It’s been said that every street has a story to tell in Berlin. The German capital was front and centre for so much defining history of the past century, ranging from unmitigated chaos to world-changing high drama. But rather than push history away and not delve into its darker elements, modern Berliners have embraced their past as part of the narrative of their complex and often conflicted city.

For all the wonderful bars and restaurants, vivid arts scene, and the beauty of its grand architecture and parklands, Berlin’s history is top of most visitor’s agenda. There are tours galore offering time travelling walks along the streets that so potently changed the course of history.

Tales abound, from the time of the Prussian kings, to the phenomenon of the Nazi era, and the carnage of war, when two-thirds of the city was destroyed. There are later chapters like when the Berlin Wall divided the city, and then after its fall, the decades of reunification that continue to the present day. Berlin never runs short of tales – here are six places where history jumps off the page.

The Reichstag is the historic seat of the German parliament and was built in 1894 but was burned in 1933 by the Nazis, as a pretext for the persecution of political opponents. Left as a ruin for decades, it was fully restored after the fall of the Berlin Wall and when Berlin became the capital once more, reopened in 1999. The glass dome that today sits on top of the Reichstag has become its main attraction, offering extraordinary views over the city. Advance online bookings are essential.

The Brandenburg Gate is defining symbol of Berlin and the city’s most famous landmark,  commissioned by King Frederick Wilhelm II in 1788. The imposing sandstone monument consists of 12 giant columns and is 26 metres tall. Atop the gate is a chariot drawn by four horses, carrying Victoria, the goddess of victory. Located in the Mitte district’s Pariser Platz, the gate is a block away from the Reichstag. During the Cold War, its position as a blocked gate on the Berlin Wall made it a frequent site for demonstrations, and as the backdrop for powerful and iconic speeches by US Presidents John Kennedy and Ronald Reagan.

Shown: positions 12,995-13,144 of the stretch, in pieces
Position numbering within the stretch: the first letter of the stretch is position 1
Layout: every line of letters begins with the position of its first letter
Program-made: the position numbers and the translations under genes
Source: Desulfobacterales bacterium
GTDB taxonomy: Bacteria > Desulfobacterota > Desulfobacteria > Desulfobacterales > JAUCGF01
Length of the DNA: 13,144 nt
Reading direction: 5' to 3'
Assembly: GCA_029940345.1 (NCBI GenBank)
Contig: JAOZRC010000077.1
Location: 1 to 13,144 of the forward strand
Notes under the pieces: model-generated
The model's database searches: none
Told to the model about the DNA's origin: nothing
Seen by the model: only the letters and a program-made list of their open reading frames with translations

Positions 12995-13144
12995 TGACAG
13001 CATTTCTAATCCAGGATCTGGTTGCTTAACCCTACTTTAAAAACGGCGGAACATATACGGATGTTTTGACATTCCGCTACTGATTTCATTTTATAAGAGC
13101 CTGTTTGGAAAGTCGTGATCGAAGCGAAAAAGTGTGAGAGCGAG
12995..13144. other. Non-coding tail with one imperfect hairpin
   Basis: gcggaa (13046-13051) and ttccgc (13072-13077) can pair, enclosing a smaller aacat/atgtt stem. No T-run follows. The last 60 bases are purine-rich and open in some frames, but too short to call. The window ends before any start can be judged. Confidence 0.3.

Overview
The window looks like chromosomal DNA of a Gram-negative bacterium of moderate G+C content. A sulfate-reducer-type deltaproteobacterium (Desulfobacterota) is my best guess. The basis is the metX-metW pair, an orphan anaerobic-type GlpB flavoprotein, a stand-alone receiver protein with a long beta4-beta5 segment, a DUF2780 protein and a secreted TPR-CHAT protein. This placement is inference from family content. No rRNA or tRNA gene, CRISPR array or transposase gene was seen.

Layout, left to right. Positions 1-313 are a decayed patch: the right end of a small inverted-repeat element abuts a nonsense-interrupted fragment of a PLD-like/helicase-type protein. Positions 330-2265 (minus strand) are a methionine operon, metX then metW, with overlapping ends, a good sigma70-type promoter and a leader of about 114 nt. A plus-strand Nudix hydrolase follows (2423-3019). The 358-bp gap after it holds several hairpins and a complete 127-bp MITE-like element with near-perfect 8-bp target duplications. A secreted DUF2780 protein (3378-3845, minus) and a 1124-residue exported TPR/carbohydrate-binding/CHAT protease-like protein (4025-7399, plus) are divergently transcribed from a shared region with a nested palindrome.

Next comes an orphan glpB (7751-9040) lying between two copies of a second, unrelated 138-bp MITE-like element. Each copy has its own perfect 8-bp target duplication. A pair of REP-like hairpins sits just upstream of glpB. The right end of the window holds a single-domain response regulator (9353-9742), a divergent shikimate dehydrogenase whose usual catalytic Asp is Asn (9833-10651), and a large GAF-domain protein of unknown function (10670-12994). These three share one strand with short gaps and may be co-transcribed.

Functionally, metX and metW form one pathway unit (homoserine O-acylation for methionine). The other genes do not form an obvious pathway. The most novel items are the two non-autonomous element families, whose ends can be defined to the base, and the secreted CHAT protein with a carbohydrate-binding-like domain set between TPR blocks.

Memorial to the Murdered Jews is a couple of blocks from the Brandenberg Gate on Cora-Berliner-Strasse – a powerful memorial and underground museum, dedicated to the Jewish victims of the Nazi Holocaust. The memorial consists of 2,711 concrete slabs of varying heights, arranged in a grid that covers almost a city block. To gain the full effect of the structure, walk through the sea of slabs for the sense of disorientation and confusion. The memorial’s underground museum includes the story of how this devastating chapter in history unfolded.

The UNESCO World Heritage listed Museum Island includes five institutions – Pergamon Museum, Bode-Museum, Neues Museum, Old National Gallery and Old Museum. The Pergamon is the most visited and home to three main galleries – the Middle East Museum, the Islamic Art Museum, and Antiquity collection. Taking the pride of place is the extraordinary Ishtar Gate of Babylon, which dates from 575BC and was reconstructed in 1930. Also on show is the Roman Market Gate of Miletus and the Mshatta Façade.

In 1961, East Germany sealed off West Berlin with a 155km wall that surrounded the city, containing 293 observation towers and a lethal ‘Death Strip’. The wall finally came down in 1989 and the city – and country – was reunified. The Berlin Wall Memorial on Bernauer Strasse contains a 1.5km stretch of the barrier and a museum that charts the story of the years the city was divided. Across town at Friedrichstadt is the Checkpoint Charlie memorial, which was the best-known crossing point between East and West.

Only 30 years ago, where the famous square now stands, was a wasteland that had been destroyed during the war and then divided by the Berlin Wall. Today, Potsdamer Platz is a hive of business and retail activity, showing off a new style of contemporary architecture. The grand square is home to the Renzo Piano and Christoph Kohlbecker-designed Daimler Chrysler Quartier, the Beisheim Center, Sony Center and the Arkaden. Potsdamer Platz is a striking example of the way Berlin has reinvented itself since the wall came down.

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Next Stop, Berlin
Getting to Berlin is easier now than in previous years, due to the direct service from Singapore on Scoot Airlines. The low-cost carrier began flying between the two cities early last year, and the 10,000km journey into Berlin’s Tegel Airport takes just under 13 hours. One-way fares start from S$331 (check website for latest deals). Berlin is also the perfect stepping off point to the rest of Europe, as carriers like Ryanair and EasyJet fly from direct to London, Paris and Amsterdam.